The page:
Africa’s most advanced healthcare systems will be found in Ghana.

According to Vice President Mahamudu Bawumia, Ghana is on the verge of operating one of the most digitally advanced healthcare systems in all of Africa by the end of 2024, when numerous digital interventions are expected to be fully implemented nationwide.

Dr. Bawumia claims that this is now achievable as a result of the numerous digital interventions that have been put in place since 2017 and the significant injection of digital technology into current operations, which has increased access to healthcare services and transformed the delivery of healthcare.

The Vice President revealed this while addressing in Tamale at the beginning of the National Health Insurance Authority’s “Active Month” festivities on “The Role of Digitalization in Modern Healthcare Delivery: Recounting Ghana’s ICT Journey in the Fourth Republic.”

“Since January 2017, President Akufo-administration Addo’s has led the way in improving public service delivery through the use of digital technologies. Providing social and health services to the population is one important issue we have been pursuing strongly.

“It is impossible to overstate the importance of digital health solutions in our healthcare system. As a response to the World Health Organization’s (WHO) request that member nations employ digital health interventions in their health systems to improve access to care and population well-being, we have started a digitalization drive in the health sector over the last few years, he said.

Dr. Bawumia described a few of the digital interventions that have been implemented thus far.

Early this year, we introduced the National Electronic Pharmacy Platform (NEPP), a digital health solution for the pharmaceutical industry, where customers may use their mobile devices to buy medications that will be delivered to them at home.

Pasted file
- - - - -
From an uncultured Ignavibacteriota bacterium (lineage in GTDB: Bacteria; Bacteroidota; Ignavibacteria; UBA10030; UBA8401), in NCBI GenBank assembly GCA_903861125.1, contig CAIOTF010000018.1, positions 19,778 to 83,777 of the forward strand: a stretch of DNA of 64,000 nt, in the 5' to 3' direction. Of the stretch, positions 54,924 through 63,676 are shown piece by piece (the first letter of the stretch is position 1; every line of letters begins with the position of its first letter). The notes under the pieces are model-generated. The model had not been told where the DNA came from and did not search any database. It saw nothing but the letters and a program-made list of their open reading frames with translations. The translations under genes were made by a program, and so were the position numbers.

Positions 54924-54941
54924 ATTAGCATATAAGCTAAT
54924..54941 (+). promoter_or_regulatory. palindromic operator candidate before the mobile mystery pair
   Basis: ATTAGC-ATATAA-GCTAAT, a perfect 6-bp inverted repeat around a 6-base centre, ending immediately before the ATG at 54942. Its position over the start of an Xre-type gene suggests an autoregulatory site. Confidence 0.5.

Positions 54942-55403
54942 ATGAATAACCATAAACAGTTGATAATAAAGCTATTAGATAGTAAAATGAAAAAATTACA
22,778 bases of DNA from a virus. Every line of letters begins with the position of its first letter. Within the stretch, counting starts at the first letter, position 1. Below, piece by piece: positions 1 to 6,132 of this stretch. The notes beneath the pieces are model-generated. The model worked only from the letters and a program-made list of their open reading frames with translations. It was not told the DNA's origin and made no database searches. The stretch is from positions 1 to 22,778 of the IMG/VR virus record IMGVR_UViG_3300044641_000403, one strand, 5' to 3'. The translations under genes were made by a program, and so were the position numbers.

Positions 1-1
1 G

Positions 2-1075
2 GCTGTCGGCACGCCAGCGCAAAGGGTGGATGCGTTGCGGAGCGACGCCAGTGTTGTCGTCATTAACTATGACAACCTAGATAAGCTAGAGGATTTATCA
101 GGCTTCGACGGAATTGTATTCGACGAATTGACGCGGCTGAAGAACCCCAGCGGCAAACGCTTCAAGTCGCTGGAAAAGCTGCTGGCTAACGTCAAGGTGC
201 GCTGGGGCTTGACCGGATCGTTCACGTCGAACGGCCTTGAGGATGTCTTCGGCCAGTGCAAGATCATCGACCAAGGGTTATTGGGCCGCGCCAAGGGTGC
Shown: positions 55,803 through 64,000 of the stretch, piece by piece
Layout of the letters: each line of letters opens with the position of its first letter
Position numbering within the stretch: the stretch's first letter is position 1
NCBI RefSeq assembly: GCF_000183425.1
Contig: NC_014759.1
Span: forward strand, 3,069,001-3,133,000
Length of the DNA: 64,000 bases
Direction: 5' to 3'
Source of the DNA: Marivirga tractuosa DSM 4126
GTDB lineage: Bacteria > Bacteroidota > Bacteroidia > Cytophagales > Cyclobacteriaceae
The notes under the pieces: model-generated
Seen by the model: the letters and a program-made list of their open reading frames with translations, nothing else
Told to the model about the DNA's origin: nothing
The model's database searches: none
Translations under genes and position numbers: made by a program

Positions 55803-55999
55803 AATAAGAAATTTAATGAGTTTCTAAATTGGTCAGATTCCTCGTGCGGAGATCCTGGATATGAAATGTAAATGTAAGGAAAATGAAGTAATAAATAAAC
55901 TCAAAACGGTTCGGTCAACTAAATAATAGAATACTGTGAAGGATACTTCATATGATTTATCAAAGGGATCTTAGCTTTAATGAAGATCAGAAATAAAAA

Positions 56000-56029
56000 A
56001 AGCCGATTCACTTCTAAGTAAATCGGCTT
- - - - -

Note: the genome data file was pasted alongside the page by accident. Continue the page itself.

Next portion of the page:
“This technological advancement is also intended to check for false or inferior medications and assist in getting rid of them from our pharmacies and chemical stores. The National Health Insurance Authority and the technology provider are actively discussing the technical and operational viability of the platform in the NHIS. Additionally, the top 100 pharmacies are being enrolled. The platform must be integrated into the NHIS operations by January of the following year, according to the government. As a result, Ghana will become the first nation in sub-Saharan Africa to have a widespread E-pharmacy.

“To manage electronic medical records without the need for printed booklets or patient folders and to reduce the likelihood of patients’ medical records going missing, the government has also introduced flexibility through the Lightwave Health Management Information System (LHIMS) and other technological platforms.

To enable Ghanaians to receive medical advice via their phones and other devices, the Ministry of Health and its affiliated organisations are also seriously considering telemedicine.

Dr. Bawumia claimed that this, together with numerous other interventions in the delivery of healthcare and the upcoming launch of the National E-Pharmacy platform, has put Ghana on the path to having one of Africa’s most digitally advanced healthcare systems.